With thanks to Dún Chaocháin Comhar Teo; Treasa Ní Ghearraigh & Uinsíonn McGraith; Séamas Ó Catháin ; Séamas Caulfield; Micheál & Caitlín Ó Sheighin; Willie Creighton and Mickey Monaghan; Pádraig Ó Dochartaigh; Bríd Ní Sheighin & Scoil Náisiúnta Ceathrú Thaidhg; The National Museum of Ireland; Mayo Arts Office, Áras Inis Gluaire & the Arts Council of Ireland: Participation Award.

Raju Rage is proactive about using art, education and activism to forge creative survival. Born in Kenya, raised in London and living/working beyond, they explore the spaces and relationships between dis/connected bodies, theory and practice, text and the body and aesthetics and the political substance. Their current interests are around sustainability, economies, care, and resistance. They are a member of Collective Creativity arts collective and are a creative educator and independent scholar with an interest in radical pedagogy.

Raju has a theirstory in activism, self and collective organised queer/ transgender/ people of colour movements and creative projects in London and beyond from which their politics and works draw on and from.

Raju has trained as a pastry chef and baker, worked in several community kitchens and been part of a baker’s collective.

Rosa-Johan Uddoh is an interdisciplinary artist working towards radical self-love. She is inspired by Black feminist practice and writing.

Through performance, writing and multi-media installation, she explores places, objects and celebrities in British popular culture, and their effects on self-formation. Collaboration is key to Rosa’s work, often working together with children, activists and other artists to explore themes that impact our communities and share knowledge.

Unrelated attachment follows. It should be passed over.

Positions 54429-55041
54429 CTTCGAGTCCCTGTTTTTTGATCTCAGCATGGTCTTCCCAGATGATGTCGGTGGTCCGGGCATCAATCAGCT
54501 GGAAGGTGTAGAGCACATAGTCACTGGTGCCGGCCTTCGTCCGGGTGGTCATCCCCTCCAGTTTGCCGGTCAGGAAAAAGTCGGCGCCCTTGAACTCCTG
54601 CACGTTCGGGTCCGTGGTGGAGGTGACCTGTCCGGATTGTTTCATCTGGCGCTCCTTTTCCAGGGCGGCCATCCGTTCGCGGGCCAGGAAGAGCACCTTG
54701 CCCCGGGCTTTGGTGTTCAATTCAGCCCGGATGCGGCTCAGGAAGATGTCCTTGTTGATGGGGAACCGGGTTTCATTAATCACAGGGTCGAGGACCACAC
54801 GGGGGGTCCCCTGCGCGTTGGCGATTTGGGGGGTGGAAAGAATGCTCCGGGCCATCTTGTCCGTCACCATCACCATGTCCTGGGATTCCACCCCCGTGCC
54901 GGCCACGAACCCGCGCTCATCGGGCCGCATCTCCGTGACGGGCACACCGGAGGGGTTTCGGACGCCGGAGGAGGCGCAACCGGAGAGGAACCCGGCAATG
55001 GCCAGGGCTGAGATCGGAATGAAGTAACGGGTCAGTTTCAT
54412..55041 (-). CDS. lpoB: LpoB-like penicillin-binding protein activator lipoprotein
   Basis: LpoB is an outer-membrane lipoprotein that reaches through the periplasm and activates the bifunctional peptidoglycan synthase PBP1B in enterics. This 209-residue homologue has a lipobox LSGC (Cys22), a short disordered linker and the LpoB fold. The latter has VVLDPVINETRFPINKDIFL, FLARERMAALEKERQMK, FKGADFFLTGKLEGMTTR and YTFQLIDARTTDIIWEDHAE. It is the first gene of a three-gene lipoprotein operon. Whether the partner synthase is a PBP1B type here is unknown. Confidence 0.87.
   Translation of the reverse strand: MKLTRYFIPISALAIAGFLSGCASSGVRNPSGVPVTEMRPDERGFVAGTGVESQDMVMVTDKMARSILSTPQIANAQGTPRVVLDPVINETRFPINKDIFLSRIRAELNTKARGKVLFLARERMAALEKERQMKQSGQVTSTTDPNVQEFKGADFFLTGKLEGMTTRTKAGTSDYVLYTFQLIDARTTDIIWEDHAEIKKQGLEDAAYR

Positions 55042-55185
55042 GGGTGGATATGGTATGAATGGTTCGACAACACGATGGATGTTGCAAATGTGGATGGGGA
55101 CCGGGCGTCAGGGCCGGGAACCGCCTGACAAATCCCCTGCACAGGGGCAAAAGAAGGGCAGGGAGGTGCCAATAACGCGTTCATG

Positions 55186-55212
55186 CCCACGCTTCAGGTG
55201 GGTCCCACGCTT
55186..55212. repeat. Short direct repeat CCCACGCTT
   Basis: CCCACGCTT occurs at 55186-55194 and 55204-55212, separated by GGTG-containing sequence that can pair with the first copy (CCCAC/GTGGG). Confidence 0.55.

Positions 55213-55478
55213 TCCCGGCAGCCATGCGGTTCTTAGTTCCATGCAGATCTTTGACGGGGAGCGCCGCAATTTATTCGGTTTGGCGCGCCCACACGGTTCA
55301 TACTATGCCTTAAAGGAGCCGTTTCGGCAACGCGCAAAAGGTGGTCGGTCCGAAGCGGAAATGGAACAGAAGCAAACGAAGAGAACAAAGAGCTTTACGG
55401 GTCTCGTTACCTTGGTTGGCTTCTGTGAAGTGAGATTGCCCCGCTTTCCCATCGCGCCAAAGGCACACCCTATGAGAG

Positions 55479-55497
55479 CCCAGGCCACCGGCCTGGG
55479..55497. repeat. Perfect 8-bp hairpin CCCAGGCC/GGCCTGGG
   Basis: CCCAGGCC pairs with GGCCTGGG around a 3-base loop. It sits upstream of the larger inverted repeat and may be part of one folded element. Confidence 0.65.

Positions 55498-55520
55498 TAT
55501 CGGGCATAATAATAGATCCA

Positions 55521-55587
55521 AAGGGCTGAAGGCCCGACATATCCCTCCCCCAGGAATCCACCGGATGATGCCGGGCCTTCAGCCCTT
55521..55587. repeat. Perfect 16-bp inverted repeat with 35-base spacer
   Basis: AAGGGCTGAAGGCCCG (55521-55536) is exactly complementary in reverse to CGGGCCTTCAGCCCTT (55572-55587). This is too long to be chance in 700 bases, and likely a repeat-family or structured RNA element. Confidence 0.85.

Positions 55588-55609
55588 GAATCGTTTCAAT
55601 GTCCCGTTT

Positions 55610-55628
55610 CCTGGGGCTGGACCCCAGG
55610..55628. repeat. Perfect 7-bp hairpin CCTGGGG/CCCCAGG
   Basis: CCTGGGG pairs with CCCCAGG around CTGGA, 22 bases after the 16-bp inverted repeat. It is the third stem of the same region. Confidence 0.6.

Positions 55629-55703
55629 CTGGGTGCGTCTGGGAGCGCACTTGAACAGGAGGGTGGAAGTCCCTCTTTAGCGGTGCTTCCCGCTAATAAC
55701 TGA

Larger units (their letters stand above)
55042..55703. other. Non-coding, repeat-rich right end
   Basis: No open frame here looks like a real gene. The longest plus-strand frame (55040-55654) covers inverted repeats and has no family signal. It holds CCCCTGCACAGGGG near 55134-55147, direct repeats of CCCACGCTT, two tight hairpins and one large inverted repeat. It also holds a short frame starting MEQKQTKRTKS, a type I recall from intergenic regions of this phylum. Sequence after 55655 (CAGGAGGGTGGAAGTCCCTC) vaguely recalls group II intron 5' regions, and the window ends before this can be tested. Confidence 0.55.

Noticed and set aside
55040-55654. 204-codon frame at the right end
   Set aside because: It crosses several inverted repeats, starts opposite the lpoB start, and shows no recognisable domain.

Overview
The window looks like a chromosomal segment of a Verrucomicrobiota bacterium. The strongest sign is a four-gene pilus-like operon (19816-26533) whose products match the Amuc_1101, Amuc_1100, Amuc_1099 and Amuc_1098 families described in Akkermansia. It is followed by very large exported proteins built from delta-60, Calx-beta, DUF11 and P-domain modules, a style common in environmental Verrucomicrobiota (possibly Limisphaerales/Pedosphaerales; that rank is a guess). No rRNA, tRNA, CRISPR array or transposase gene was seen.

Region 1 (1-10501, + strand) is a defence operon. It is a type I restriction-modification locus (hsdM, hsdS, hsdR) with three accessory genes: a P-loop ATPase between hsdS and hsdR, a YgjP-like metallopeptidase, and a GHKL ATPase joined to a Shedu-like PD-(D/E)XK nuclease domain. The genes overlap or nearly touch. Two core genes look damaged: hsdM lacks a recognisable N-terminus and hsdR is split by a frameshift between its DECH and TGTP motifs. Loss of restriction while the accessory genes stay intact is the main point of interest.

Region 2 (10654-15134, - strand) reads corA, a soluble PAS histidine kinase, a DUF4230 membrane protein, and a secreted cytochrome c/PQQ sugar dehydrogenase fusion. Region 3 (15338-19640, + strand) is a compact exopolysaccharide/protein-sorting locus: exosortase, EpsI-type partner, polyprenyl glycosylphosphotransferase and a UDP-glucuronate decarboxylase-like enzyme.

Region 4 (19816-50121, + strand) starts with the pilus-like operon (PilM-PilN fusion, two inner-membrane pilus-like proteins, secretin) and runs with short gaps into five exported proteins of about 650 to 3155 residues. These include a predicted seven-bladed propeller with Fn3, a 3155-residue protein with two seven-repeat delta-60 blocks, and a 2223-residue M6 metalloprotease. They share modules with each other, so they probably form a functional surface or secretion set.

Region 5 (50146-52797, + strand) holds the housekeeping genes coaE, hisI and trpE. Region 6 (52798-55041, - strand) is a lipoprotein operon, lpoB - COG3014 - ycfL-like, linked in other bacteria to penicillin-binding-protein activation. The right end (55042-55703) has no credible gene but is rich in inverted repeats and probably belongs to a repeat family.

Rosa is a lecturer in Performance at Central Saint Martins. She was a finalist for Arts Foundation Futures Awards 2021. Rosa was the Liverpool Biennial and John Moores University Fellow 2018-2019 and was the Stuart Hall Library Resident for 2020. She was a Sarabande: Lee Alexander Mc Queen Scholar.

Rosa’s solo presentations include: ‘Practice Makes Perfect’, Focal Point Gallery (Southend-on-sea, 2021), ‘”She is still alive!”’, Destiny’s (Oslo, 2020), ‘Studies for Impartiality’, Jupiter Woods and ‘Sphinx at the Crystal Palace’, Black Tower Projects (both London, 2019). Group shows include: ‘Brand New Heavies’, Pioneer Works (New York, 2021), ‘Learning by Doing’, 68 Institute (Copenhagen, 2019), New Contemporaries (London & Liverpool 2018) and ‘Black Blossoms’, The Royal Standard (Liverpool, 2017). Recently she has screened work at East London Cable’s ‘TV Dinners E03’ at Tate Modern, 2019.